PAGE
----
There are countless examples of smart grid attacks where enhanced visibility through continuous monitoring would have been beneficial. For instance, the December 2015 attack on Ukraine’s power grid is one example that proves attackers are targeting energy distribution systems as well as generation and transmission systems. In the incident, hackers took down 27 substations across three separate Ukrainian power companies, blacking out power to 225,000 customers. More alarming is the hackers reportedly controlled some systems for months before executing the attack. With the right monitoring capabilities, these companies would have been able to track for abnormal behaviors or system activities and potentially could have identified and removed the hackers before the attack was launched.

The first, and most important, step in solving this security problem is increasing transparency across all utility networks. Increased visibility enables utilities to better monitor and protect networks and respond to threats in real-time. Network monitoring also supports the verification and validation of network/security configurations coupled with continuous feedback on their effectiveness.

Unfortunately, most available tools on the market today aren’t providing adequate capabilities to support the management and monitoring needed to most effectively operate and protect AMI networks.

Utilities need to understand the limited capabilities of AMI systems and identify weaknesses in their networks to achieve proficient, continuous monitoring. The Continuous Monitoring Strategy & Guide, developed by the U.S. General Services Administration, Department of Homeland Security, Department of Defense and National Institute of Standards and Technology (NIST), outlines recommendations for creating and maintaining a reliable continuous monitoring process, as well as explains why regular assessment of these programs is needed to improve operations, efficiency and transparency for security.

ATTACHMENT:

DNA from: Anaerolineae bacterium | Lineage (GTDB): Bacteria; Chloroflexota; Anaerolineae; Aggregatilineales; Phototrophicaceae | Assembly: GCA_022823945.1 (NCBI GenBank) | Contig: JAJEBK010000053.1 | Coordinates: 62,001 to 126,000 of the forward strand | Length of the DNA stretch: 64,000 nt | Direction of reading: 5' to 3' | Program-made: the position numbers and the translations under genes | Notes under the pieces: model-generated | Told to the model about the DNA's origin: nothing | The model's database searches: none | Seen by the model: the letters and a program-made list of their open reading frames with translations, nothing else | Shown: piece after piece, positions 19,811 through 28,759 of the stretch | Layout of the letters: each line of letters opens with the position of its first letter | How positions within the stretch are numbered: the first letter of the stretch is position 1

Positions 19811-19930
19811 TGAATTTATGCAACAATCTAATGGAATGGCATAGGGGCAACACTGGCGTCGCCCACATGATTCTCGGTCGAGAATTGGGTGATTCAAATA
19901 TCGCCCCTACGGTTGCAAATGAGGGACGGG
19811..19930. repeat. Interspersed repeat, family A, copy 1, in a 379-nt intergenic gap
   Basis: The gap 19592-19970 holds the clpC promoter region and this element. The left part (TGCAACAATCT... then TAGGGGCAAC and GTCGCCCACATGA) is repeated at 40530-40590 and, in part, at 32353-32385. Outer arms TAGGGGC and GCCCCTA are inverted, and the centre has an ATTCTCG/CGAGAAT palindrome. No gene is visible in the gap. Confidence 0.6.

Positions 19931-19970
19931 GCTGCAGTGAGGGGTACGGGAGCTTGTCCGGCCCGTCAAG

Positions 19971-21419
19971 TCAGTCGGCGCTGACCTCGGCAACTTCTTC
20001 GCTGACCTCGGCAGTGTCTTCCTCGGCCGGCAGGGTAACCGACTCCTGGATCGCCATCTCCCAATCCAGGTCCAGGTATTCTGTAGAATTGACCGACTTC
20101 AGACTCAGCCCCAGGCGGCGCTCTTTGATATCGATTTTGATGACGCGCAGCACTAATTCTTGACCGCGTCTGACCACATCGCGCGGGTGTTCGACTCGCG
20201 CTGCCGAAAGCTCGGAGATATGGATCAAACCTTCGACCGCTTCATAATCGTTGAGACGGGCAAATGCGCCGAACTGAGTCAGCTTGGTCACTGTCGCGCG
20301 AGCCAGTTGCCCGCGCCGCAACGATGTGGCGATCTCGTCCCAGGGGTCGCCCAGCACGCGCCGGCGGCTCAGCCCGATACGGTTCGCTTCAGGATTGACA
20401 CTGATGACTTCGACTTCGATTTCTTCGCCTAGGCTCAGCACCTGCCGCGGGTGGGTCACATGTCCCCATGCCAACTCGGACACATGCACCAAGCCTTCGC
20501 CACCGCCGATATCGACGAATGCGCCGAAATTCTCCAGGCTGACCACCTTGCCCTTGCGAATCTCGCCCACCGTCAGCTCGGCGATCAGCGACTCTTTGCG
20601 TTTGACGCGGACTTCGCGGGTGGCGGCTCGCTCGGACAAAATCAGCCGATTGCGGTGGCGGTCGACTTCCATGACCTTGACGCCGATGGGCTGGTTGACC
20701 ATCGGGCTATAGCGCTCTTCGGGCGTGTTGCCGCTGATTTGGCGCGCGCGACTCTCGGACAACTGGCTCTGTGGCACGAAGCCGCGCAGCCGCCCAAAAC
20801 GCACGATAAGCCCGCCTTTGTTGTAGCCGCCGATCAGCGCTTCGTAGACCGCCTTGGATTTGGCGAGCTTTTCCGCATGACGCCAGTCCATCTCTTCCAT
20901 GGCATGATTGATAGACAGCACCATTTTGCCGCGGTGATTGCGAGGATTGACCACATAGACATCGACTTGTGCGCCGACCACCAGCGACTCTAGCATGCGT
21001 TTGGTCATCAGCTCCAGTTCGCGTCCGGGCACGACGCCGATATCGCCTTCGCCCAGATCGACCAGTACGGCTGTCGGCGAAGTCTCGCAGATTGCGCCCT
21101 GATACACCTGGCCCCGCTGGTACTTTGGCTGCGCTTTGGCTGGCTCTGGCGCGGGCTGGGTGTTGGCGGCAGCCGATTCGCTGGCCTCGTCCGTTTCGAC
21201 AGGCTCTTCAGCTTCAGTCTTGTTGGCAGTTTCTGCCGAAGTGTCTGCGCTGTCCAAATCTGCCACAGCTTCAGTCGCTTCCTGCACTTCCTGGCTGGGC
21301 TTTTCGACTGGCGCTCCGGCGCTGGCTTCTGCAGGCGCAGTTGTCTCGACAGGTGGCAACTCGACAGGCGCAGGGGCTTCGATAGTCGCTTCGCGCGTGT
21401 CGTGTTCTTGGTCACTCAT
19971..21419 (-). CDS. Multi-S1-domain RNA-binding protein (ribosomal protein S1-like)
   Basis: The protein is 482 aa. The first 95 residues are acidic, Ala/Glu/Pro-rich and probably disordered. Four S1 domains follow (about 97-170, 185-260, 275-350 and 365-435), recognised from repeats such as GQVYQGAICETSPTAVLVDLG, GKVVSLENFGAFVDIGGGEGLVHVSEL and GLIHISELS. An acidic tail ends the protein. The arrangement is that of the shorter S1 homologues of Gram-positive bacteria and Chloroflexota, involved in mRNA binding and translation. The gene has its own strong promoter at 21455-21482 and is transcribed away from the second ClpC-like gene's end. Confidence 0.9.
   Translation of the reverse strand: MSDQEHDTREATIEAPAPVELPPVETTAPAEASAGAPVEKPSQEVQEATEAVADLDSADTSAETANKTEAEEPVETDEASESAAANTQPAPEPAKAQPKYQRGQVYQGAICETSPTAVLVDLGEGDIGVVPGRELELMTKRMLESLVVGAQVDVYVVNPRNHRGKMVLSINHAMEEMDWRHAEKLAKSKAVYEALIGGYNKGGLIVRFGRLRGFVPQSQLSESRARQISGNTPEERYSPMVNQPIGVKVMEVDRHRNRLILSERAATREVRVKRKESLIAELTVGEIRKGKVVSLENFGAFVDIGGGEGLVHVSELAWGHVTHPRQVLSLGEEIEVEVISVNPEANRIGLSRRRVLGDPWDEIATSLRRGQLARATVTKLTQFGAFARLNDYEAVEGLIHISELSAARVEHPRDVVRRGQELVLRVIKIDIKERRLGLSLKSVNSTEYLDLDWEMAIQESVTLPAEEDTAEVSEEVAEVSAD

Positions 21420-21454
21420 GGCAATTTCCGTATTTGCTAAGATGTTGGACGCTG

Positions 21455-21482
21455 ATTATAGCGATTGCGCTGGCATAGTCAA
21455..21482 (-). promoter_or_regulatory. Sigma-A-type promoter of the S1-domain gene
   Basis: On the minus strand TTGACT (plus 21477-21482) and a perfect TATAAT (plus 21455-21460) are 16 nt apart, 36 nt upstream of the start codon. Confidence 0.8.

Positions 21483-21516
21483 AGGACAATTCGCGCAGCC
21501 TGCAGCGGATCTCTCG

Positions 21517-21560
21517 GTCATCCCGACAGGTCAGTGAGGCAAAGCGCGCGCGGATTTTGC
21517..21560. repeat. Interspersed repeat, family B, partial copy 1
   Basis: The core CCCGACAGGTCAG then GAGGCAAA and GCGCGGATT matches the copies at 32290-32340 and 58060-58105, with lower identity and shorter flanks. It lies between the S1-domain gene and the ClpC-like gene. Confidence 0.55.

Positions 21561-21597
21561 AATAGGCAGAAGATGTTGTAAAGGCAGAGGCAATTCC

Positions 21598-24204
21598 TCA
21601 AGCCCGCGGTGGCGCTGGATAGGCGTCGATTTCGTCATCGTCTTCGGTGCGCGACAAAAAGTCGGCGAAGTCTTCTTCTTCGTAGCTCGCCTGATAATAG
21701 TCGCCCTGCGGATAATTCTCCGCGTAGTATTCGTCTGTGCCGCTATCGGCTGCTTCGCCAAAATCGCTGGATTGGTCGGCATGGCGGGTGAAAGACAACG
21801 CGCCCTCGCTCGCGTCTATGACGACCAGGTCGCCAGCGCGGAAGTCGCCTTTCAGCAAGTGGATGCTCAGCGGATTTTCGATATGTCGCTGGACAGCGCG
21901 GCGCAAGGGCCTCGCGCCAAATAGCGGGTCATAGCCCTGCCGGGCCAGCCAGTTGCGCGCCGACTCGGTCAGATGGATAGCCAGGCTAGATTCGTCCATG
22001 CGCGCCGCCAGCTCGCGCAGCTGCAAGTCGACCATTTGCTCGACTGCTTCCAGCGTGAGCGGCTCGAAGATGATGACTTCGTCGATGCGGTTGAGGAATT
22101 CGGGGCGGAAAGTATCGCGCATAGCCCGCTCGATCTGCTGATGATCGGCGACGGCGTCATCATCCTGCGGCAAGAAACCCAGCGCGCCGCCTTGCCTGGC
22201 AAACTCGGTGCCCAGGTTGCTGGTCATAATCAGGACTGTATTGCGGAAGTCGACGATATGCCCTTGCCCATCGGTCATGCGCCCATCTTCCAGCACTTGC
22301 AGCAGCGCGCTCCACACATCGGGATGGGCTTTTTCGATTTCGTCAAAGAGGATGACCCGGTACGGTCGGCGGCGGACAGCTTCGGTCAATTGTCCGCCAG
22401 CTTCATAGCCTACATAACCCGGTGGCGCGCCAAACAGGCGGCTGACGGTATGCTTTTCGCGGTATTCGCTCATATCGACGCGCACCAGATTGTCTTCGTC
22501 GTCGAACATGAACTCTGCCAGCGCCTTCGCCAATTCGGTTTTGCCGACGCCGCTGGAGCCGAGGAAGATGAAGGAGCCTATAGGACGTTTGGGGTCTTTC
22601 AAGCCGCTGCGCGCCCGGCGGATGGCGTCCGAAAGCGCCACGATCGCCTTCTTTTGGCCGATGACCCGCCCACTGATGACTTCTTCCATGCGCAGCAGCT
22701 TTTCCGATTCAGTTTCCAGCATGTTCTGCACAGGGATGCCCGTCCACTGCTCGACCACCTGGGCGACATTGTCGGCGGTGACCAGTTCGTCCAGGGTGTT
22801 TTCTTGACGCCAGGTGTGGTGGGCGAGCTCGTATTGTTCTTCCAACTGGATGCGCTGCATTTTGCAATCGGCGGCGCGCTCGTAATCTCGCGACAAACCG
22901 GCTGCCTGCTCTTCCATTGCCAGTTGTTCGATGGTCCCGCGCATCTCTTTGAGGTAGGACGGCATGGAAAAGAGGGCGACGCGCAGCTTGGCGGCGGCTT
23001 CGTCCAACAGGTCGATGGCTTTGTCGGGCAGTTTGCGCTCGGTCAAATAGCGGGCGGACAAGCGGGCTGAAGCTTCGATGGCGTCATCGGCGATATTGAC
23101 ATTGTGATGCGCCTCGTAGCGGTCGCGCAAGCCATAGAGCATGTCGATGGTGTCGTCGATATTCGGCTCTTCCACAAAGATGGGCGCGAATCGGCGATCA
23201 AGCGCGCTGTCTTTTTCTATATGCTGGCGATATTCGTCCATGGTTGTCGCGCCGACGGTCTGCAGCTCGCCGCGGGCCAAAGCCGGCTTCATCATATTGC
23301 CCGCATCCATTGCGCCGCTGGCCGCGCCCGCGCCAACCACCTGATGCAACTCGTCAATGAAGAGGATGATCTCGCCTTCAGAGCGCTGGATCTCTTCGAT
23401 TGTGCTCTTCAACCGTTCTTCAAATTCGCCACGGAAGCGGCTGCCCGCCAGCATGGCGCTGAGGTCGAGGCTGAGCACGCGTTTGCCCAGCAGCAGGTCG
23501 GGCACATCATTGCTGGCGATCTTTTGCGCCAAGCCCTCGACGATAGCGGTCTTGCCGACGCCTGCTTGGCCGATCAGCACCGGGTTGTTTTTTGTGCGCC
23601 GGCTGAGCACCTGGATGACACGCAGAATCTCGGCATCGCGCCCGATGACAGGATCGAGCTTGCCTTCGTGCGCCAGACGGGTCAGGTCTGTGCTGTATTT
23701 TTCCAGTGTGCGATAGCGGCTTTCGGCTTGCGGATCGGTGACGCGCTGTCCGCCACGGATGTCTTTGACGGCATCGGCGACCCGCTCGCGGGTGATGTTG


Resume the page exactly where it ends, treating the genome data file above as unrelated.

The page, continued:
Now is the time for industry leaders and government experts to act cohesively to find flexible, yet comprehensive solutions that offer the monitoring capabilities necessary to better manage and protect the grid network. Reliable monitoring will help improve overall operations, engineering and customer service, enhance the security posture of the grid, protect meter-to-cash processes and ensure compliance. On top of all that, it will also help utilities save money by reducing the costs associated with system maintenance.

As the threat landscape evolves and the smart grid becomes more complex, it has become increasingly important for utilities to improve the hygiene of their networks. Utilities need real-time monitoring capabilities to identify anomalies in operations technology and network environments to maintain and protect the grid. The ability to quickly understand how those activities affect network performance and/or reveal vulnerabilities is crucial to the health and functionality of the smart grid.

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Thank Tony for the Post!